# MA.5.AR.2.1

Translate written real-world and mathematical descriptions into numerical expressions and numerical expressions into written mathematical descriptions.

### Examples

The expression 4.5 + (3×2) in word form is four and five tenths plus the quantity 3 times 2.

### Clarifications

Clarification 1: Expressions are limited to any combination of the arithmetic operations, including parentheses, with whole numbers, decimals and fractions.

Clarification 2: Within this benchmark, the expectation is not to include exponents or nested grouping symbols.

General Information
Subject Area: Mathematics (B.E.S.T.)
Strand: Algebraic Reasoning
Status: State Board Approved

## Benchmark Instructional Guide

• Expression

### Vertical Alignment

Previous Benchmarks

Next Benchmarks

### Purpose and Instructional Strategies

The purpose of this benchmark is for students to translate between numerical and written mathematical expressions. This builds from previous work where students wrote equations with unknowns in any position of the equation in grade 4 (MA.4.AR.2.2). Algebraic expressions are a major theme in grade 6 starting with MA.6.AR.1.1
• During instruction, teachers should model how to translate numerical expressions into words using correct vocabulary. This includes naming fractions and decimals correctly. Students should use diverse vocabulary to describe expressions.
• For example, in the expression 4.5 + (3 × 2) could be read in multiple ways to show its operations. Students should explore them and find connections between their meanings (MTR.3.1, MTR.4.1, MTR.5.1).
• 4 and five tenths plus the quantity 3 times 2
• 4 and 5 tenths plus the product of 3 and 2
• The sum of 4 and 5 tenths and the quantity 3 times 2
• The sum of 4 and 5 tenths and the products of 3 and 2
• The expectation of this benchmark is to not use exponents or nested grouping symbols. Nested grouping symbols refer to grouping symbols within one another in an expression, like in 3 + [5.2 + (4 × 2)].
• Instruction of this benchmark helps students understand the order of operations, the expectation of MA.5.AR.2.2.

### Common Misconceptions or Errors

• Students can misrepresent decimal and fraction numbers in words. This benchmark helps students practice naming numbers according to place value.
• Some students can confuse the difference between what is expected in the expressions 5(9 + 3) and 5 + (9 + 3). Students need practice naming the former as multiplication (e.g., 5 times the sum of 9 and 3) and understanding that in that expression, both 5 and 9 + 3 are factors.

### Strategies to Support Tiered Instruction

• Instruction includes opportunities to name fractions and decimals correctly according to place value. The teacher provides students a place value chart to support correctly naming decimals. Students use appropriate terminology for naming fractions.
o For example, write 8.601 in standard form and word form in a place value chart.

• For example, students write 10.36 in standard form and word form in a place value chart.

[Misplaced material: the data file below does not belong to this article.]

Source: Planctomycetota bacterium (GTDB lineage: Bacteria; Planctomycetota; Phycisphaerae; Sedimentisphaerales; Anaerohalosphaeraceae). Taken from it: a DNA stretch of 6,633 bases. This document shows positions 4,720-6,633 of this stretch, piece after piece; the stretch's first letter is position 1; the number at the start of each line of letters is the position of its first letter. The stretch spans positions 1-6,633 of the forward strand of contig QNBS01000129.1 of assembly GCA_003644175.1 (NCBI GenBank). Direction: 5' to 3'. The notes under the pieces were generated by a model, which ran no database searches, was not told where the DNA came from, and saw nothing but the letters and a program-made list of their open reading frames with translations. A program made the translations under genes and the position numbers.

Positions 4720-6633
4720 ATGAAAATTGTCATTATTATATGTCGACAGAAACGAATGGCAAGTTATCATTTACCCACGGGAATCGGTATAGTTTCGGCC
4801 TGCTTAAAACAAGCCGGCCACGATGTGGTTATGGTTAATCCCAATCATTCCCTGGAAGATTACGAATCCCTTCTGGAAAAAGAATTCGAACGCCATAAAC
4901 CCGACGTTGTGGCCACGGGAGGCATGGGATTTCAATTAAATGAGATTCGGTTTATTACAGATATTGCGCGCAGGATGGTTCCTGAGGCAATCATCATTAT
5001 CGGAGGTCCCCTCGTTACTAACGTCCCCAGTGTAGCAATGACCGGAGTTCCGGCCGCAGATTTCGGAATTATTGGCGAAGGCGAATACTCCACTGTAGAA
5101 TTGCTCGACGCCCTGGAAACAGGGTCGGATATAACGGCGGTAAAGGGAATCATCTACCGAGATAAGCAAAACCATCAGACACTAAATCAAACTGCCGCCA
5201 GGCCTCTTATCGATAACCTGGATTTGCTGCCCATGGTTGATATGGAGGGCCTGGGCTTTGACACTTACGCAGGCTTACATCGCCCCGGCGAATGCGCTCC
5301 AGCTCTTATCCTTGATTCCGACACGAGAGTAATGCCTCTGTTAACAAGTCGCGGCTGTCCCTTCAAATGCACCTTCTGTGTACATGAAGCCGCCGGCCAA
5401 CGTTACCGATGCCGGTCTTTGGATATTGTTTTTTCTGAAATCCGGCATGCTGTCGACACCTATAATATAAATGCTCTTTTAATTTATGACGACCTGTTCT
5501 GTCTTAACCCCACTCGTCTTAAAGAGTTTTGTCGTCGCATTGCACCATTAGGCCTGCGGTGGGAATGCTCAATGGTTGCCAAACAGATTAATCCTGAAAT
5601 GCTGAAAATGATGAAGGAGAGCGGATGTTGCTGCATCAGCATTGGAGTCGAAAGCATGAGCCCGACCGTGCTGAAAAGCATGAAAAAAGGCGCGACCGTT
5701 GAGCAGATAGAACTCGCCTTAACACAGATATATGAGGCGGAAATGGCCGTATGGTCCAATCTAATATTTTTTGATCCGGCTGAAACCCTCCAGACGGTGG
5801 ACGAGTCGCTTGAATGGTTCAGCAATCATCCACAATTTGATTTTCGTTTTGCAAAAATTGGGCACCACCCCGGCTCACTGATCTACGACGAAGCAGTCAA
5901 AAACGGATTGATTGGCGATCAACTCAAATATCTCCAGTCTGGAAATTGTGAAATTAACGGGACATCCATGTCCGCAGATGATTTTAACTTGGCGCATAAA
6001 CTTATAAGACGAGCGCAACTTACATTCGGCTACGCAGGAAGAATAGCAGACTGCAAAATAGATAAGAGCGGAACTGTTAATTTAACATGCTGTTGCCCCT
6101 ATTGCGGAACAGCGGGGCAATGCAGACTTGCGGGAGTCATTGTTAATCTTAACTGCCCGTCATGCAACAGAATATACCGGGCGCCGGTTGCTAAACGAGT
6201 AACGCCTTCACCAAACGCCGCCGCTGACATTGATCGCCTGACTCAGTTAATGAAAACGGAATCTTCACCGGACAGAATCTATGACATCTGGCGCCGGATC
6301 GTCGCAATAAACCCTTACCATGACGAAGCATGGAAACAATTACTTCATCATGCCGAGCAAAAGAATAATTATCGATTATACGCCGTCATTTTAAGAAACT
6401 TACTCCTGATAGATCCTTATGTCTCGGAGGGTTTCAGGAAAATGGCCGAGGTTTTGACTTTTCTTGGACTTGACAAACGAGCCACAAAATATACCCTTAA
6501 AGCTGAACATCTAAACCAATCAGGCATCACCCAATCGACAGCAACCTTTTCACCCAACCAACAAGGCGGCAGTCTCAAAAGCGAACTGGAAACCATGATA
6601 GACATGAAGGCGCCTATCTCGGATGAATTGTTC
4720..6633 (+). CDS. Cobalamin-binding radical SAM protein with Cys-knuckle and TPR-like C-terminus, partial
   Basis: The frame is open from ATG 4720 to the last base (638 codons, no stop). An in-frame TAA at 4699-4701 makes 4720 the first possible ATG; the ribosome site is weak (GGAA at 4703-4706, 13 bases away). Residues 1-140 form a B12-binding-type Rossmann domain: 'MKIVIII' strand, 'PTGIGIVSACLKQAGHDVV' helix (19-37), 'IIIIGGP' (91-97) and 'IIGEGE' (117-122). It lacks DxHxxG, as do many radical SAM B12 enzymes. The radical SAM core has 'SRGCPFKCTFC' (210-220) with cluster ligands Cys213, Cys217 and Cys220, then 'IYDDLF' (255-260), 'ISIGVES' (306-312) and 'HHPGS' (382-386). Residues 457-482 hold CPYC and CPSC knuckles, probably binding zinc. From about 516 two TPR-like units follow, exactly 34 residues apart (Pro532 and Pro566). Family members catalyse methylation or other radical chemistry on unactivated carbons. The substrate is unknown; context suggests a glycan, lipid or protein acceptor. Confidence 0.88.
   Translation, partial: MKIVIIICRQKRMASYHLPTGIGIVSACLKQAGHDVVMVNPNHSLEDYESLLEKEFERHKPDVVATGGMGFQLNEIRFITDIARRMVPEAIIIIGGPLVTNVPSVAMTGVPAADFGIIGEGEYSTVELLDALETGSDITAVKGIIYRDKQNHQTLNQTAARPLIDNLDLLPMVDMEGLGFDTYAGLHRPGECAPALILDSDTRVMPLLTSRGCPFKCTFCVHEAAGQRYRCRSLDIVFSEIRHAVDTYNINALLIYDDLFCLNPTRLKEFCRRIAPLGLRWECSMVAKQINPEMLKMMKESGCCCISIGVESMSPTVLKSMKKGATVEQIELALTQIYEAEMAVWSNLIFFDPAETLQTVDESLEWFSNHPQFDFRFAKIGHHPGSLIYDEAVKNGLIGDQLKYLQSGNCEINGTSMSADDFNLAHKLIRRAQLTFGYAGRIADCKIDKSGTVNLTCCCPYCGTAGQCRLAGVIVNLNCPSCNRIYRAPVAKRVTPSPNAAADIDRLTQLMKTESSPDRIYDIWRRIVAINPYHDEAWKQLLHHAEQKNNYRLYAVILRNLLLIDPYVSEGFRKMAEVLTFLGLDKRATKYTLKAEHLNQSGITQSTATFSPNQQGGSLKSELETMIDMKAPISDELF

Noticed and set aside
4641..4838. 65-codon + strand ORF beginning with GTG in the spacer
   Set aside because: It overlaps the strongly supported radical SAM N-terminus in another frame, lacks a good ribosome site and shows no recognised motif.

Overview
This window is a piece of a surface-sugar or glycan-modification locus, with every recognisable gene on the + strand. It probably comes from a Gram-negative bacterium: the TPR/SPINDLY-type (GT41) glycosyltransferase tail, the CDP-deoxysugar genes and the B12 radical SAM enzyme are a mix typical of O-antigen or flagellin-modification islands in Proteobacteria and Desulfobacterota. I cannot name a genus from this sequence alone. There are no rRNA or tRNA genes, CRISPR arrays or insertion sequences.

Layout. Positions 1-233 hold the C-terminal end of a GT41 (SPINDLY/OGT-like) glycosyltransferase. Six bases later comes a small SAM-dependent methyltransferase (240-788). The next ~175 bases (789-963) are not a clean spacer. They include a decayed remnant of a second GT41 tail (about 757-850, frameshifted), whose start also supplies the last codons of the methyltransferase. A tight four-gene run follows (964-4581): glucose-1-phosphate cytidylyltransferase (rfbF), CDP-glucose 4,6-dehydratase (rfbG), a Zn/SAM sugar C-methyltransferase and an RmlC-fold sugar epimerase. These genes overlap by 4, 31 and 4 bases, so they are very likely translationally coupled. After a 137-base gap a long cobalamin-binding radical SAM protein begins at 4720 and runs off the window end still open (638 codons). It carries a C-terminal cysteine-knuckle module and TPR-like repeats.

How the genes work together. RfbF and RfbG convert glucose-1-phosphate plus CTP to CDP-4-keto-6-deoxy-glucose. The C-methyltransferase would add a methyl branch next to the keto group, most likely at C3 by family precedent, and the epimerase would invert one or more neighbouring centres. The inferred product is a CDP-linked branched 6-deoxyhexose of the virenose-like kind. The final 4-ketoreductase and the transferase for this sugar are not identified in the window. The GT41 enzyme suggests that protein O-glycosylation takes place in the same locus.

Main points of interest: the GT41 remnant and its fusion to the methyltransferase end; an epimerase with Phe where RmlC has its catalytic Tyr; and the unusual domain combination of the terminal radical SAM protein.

• For example, students write 2.47 in standard form and word form in a place value chart using place value disks.

• For example, students write $\frac{\text{5}}{\text{12}}$ in word form (five twelfths).
• For example, students write 2 $\frac{\text{7}}{\text{8}}$ in word form (two and seven eighths). This is repeated with additional fractions and decimals.
• Instruction includes opportunities to correctly translate numerical expressions into words using appropriate vocabulary.
• For example, the teacher has students read aloud the following expression and write in word form. Next, the teacher models one way of reading aloud and has students provide alternate ways while using questioning to facilitate the conversation about the multiple ways the expression can be read aloud to show its operations.
18.49−(27÷3)
• Eighteen and forty-nine hundredths minus the quotient of twenty-seven divided by three.
• 18 and 49 hundredths minus the quantity 27 divided by 3.
• The difference between 18 and 49 hundredths and the quotient of 27 divided by 3.
• The difference between 18 and 49 hundredths and the quantity 27 divided by 3.
• For example, the teacher models how to translate the expression 5(9 + 3) into words (e.g., 5 times the sum of 9 and 3) and explains that in this expression, both 5 and 9 + 3 are factors.

• Nadia sees the numerical expression 6.5 + $\frac{\text{1}}{\text{2}}$ (4-2). She translates the expression as, “6 and five tenths plus 1 half times 4, minus 2."
• Part A: Is her translation correct? Explain.
• Part B: Evaluate the expression.

Translate the written mathematical description below into a numerical expression: Divide the difference of 20 and 5 by the sum of 4 and 1.

### Instructional Items

Instructional Item 1

Translate the numerical expression below into a written mathematical description.
2(53.8 + 4 − 22.9)

Instructional Item 2

Translate the written mathematical description into a numerical expression. “one half the difference of 6 and 8 hundredths and 2”

*The strategies, tasks and items included in the B1G-M are examples and should not be considered comprehensive.

## Related Courses

This benchmark is part of these courses.
5012070: Grade Five Mathematics (Specifically in versions: 2014 - 2015, 2015 - 2022, 2022 and beyond (current))
7712060: Access Mathematics Grade 5 (Specifically in versions: 2014 - 2015, 2015 - 2018, 2018 - 2022, 2022 and beyond (current))
5012065: Grade 4 Accelerated Mathematics (Specifically in versions: 2019 - 2022, 2022 and beyond (current))
5012015: Foundational Skills in Mathematics 3-5 (Specifically in versions: 2019 - 2022, 2022 and beyond (current))

## Related Access Points

Alternate version of this benchmark for students with significant cognitive disabilities.
MA.5.AR.2.AP.1: Translate mathematical descriptions (e.g., five plus two; the product of three and four) into numerical expressions with two terms.

## Related Resources

Vetted resources educators can use to teach the concepts and skills in this benchmark.

## Formative Assessments

Write the Expression:

Students are presented with a verbal description of a numerical expression and are asked to write the expression and then compare it to a similar expression.

Type: Formative Assessment

Brayden’s Video Game:

Students are asked to write an expression requiring more than one operation and the use of parentheses to model a word problem.

Type: Formative Assessment

How Much Greater Is The Product?:

Students are asked to model an expression that is a multiple of a sum and to compare the expression to the sum.

Type: Formative Assessment

Comparing Products: